Second-guessing Paulson On TARP

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The committee assigned by Congress to keep track of whether the Treasury has spent the money from the TARP wisely has come out with its latest report which keelhauls Henry Paulson and his colleagues.

The panel seems most concerned about the secretive way that Paulson has decided to go about his business and the fact that much of the money was not used to help mortgage-holders.

According to The Wall Street Journal, the report says, "The panel’s initial concerns about the [Troubled Asset Relief Program] have only grown, exacerbated by the shifting explanations of its purposes and the tools used by Treasury."

The criticism is perverse for several reasons.

It is hard to say that the Treasury has been secretive when everything has been done out in the open. The process leading up to those decisions may have been clouded but that is probably because fixing the failing financial system required remarkably fast action. Stopping to ask permission would be delaying a process in which time was the major enemy. Keeping Citigroup (C) from a financial disaster was not something which could have been done over several months. Catching it as it fell could not have worked unless it was completed in a matter of days.

Another issue the panel has with Paulson is that he has not used the money as he said he would when  Congress passed the bill creating the TARP. Treasury originally said it would buy toxic assets from banks to allow them to operate with better balance sheets. It became clear within a short period that valuing assets which do not trade cannot be accomplished either practically or quickly. Paulson decided to put money into the banks though buying equity. The banks are more financially stable now, so the default use of the funds probably worked.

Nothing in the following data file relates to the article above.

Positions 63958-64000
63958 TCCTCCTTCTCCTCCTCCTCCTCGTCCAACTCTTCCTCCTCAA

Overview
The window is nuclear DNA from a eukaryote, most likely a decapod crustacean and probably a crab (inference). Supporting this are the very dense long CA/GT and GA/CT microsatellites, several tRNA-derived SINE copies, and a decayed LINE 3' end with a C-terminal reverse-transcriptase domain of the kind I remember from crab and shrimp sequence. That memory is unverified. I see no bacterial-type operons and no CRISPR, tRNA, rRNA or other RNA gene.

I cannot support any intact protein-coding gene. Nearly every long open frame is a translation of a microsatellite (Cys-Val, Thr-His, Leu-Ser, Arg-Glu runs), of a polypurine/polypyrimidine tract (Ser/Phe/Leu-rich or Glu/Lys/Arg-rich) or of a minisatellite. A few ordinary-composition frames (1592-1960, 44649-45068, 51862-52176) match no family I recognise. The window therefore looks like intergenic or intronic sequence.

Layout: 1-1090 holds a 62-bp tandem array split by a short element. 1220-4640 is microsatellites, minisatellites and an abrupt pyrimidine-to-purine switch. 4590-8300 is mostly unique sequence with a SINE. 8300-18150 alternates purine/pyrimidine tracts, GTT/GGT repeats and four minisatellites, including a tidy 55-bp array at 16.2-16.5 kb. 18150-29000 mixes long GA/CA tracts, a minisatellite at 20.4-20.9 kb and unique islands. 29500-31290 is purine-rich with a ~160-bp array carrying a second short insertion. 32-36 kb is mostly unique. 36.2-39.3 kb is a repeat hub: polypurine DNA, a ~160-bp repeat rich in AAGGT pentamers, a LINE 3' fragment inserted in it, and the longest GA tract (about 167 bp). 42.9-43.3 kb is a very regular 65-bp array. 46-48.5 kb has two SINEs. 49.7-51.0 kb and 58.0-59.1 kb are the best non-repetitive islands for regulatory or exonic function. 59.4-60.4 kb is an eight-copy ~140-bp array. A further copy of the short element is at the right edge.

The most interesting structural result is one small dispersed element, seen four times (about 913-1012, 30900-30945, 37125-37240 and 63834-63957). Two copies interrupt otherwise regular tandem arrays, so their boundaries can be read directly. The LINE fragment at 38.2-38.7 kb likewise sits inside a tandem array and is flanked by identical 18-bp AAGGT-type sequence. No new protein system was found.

The last significant problem the oversight committee has is that the TARP funds were not applied to help solve the mortgage crisis. Even a brief analysis of what that would require raises the question of how the Treasury would pick through hundreds of thousands of mortgages to decide which were worthy of getting aid. Even if the process had been handed to banks with the Treasury providing funds, the mechanism to get money into the hands of troubled homeowners would have taken a number of months and would have created a tremendous bureaucracy to run.

There may be a number of attacks which could be leveled at Paulson’s actions. To say that he was rash or irresponsible in the face of an unprecedented collapse in the credit system should not be among them.

Douglas A. McIntyre